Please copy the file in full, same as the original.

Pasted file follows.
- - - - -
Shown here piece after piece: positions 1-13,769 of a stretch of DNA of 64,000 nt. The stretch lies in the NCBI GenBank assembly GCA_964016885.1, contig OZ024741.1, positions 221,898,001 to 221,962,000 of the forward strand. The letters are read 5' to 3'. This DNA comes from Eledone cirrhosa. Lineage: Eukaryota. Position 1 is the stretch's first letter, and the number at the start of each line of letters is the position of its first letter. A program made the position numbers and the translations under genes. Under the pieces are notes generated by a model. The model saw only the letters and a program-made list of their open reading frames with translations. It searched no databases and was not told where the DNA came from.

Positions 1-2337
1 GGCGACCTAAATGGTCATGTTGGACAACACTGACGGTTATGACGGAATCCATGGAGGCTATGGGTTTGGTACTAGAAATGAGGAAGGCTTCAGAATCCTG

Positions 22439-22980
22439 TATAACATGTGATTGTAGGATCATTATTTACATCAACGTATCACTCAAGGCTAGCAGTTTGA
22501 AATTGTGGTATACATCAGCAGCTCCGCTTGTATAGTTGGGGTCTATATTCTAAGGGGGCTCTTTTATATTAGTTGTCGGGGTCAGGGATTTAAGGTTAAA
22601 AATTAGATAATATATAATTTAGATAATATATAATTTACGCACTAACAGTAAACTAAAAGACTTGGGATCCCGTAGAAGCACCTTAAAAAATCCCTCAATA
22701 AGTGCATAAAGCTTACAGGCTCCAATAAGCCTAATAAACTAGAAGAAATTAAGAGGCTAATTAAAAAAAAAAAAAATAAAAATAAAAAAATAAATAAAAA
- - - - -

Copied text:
Shown here piece after piece: positions 1-13,769 of a stretch of DNA of 64,000 nt. The stretch lies in the NCBI GenBank assembly GCA_964016885.1, contig OZ024741.1, positions 221,898,001 to 221,962,000 of the forward strand. The letters are read 5' to 3'. This DNA comes from Eledone cirrhosa. Lineage: Eukaryota. Position 1 is the stretch's first letter, and the number at the start of each line of letters is the position of its first letter. A program made the position numbers and the translations under genes. Under the pieces are notes generated by a model. The model saw only the letters and a program-made list of their open reading frames with translations. It searched no databases and was not told where the DNA came from.

Positions 1-2337
1 GGCGACCTAAATGGTCATGTTGGACAACACTGACGGTTATGACGGAATCCATGGAGGCTATGGGTTTGGTACTAGAAATGAGGAAGGCTTCAGAATCCTG

Positions 22439-22980
22439 TATAACATGTGATTGTAGGATCATTATTTACATCAACGTATCACTCAAGGCTAGCAGTTTGA
22501 AATTGTGGTATACATCAGCAGCTCCGCTTGTATAGTTGGGGTCTATATTCTAAGGGGGCTCTTTTATATTAGTTGTCGGGGTCAGGGATTTAAGGTTAAA
22601 AATTAGATAATATATAATTTAGATAATATATAATTTACGCACTAACAGTAAACTAAAAGACTTGGGATCCCGTAGAAGCACCTTAAAAAATCCCTCAATA
22701 AGTGCATAAAGCTTACAGGCTCCAATAAGCCTAATAAACTAGAAGAAATTAAGAGGCTAATTAAAAAAAAAAAAAATAAAAATAAAAAAATAAATAAAAA